Global stocks rise as Fed rate path reassessed; banks rally
By Natsuko Waki
LONDON (Reuters) - World stocks rose towards a six-year high on Monday and the dollar and bond yields slipped as last week's surprisingly weak U.S. jobs data strengthened the case for the Federal Reserve to keep interest rates low for longer.
Emerging markets were one of the biggest beneficiaries, having previously been under pressure as investors took funds away from those economies most reliant on external funding back into the recovering developed world.
Banking stocks rallied in Europe after regulators agreed to ease a new rule on how banks' leverage ratios are calculated.
Friday's data showed the U.S. economy posted its weakest monthly job growth in three years in December. This triggered a slide in U.S. Treasury yields, where the benchmark rate posted its biggest one-day drop since October.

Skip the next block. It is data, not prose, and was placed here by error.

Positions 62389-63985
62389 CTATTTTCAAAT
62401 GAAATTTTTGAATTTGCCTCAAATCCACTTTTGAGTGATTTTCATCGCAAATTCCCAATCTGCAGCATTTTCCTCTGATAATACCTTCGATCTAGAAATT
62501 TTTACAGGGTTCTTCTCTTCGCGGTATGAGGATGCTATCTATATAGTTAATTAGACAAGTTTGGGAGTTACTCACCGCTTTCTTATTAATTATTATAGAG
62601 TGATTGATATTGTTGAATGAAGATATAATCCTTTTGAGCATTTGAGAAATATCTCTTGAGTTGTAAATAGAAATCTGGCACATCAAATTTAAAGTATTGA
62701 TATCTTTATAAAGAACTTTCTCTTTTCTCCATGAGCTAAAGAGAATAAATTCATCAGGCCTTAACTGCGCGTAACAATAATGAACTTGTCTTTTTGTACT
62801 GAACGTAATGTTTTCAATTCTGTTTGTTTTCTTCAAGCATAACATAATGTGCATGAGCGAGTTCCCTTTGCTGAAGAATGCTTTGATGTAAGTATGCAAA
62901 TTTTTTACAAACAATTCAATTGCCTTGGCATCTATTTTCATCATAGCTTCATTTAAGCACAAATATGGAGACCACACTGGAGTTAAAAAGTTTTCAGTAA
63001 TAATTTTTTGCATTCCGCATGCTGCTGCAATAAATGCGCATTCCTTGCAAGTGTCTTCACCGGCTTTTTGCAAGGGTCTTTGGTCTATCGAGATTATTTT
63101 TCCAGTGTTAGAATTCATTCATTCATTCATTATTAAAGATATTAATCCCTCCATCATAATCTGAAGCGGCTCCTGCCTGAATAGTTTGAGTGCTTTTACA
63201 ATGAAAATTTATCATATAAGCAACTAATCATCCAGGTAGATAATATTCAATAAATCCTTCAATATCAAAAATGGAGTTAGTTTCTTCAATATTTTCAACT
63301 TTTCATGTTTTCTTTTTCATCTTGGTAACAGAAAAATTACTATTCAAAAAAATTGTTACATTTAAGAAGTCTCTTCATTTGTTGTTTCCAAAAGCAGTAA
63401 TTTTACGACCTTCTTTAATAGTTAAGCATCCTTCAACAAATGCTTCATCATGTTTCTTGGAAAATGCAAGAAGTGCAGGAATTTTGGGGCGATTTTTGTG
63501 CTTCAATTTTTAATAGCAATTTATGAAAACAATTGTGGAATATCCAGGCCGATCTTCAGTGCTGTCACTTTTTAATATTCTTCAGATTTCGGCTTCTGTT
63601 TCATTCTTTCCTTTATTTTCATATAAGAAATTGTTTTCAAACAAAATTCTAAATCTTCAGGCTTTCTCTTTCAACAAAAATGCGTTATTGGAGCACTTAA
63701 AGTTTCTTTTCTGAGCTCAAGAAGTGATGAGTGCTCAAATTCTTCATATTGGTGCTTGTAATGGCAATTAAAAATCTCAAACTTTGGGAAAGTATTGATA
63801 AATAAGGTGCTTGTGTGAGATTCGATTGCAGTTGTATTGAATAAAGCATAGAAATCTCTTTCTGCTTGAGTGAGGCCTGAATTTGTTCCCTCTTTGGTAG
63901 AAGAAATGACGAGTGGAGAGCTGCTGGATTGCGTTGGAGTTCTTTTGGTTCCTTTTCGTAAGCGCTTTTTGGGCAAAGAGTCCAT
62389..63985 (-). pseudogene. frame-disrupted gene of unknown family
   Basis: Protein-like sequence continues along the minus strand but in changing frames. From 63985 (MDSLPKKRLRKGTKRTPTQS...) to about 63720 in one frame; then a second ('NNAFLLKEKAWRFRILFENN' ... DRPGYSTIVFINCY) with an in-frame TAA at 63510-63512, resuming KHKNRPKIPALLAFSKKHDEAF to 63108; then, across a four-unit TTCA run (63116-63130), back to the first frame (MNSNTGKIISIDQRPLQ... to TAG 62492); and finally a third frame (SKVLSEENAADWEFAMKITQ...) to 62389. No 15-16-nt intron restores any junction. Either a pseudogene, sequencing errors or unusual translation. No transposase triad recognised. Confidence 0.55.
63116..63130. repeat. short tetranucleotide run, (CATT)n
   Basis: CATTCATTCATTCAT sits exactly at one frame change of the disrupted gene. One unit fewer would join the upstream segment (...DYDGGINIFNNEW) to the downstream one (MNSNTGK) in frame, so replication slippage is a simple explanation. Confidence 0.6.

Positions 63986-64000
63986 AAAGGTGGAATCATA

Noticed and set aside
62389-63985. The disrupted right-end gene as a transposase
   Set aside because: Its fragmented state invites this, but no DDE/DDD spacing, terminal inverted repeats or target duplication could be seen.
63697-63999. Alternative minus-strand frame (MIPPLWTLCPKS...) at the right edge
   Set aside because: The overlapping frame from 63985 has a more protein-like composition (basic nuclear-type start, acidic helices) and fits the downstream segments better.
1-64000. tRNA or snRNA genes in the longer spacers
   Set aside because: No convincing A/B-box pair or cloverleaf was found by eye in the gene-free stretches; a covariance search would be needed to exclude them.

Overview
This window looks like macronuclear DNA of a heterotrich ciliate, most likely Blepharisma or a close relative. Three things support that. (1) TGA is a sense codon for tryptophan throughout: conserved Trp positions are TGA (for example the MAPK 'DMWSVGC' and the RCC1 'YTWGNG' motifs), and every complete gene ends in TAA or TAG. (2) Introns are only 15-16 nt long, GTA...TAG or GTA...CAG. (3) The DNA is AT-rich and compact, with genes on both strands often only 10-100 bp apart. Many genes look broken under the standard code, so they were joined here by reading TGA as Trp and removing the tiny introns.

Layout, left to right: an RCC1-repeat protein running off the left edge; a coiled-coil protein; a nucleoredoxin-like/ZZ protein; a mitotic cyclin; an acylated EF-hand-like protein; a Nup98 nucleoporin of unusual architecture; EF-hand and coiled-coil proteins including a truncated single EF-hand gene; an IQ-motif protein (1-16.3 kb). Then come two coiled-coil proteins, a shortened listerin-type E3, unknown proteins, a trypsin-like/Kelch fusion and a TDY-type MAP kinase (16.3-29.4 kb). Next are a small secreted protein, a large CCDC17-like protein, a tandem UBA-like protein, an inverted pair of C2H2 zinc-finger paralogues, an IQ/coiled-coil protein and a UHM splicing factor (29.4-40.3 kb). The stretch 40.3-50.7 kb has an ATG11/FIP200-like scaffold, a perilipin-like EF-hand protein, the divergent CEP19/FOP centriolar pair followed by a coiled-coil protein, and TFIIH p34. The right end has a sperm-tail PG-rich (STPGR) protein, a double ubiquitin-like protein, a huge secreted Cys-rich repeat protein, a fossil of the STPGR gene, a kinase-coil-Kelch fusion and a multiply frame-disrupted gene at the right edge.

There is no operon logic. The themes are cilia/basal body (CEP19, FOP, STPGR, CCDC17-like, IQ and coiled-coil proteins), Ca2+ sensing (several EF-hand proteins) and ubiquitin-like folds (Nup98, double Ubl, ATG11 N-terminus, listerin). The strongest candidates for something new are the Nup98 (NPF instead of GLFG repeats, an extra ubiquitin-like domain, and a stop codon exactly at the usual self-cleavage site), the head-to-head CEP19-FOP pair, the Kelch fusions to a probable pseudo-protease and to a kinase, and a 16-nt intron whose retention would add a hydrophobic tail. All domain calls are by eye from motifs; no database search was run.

The report did not change expectations that the Fed would wind down its bond-buying program by the end of the year, but interest rate futures markets pushed back the timing of the first rate hike towards late 2015 from mid-2015.
"The market is taking its leads from U.S. Treasury markets, which are generally weighing on the dollar across the board," said Adam Cole, global head of FX strategy at RBC Capital Markets.
MSCI world equity index .MIWD00000PUS gained 0.2 percent, approaching a six-year high set last month, buoyed by a 0.9 percent rise in emerging stocks .MSCIEF.
European stocks .FTEU3 rose 0.1 percent, staying hear a 5-1/2 year peak. Japan was closed for a public holiday. Continued...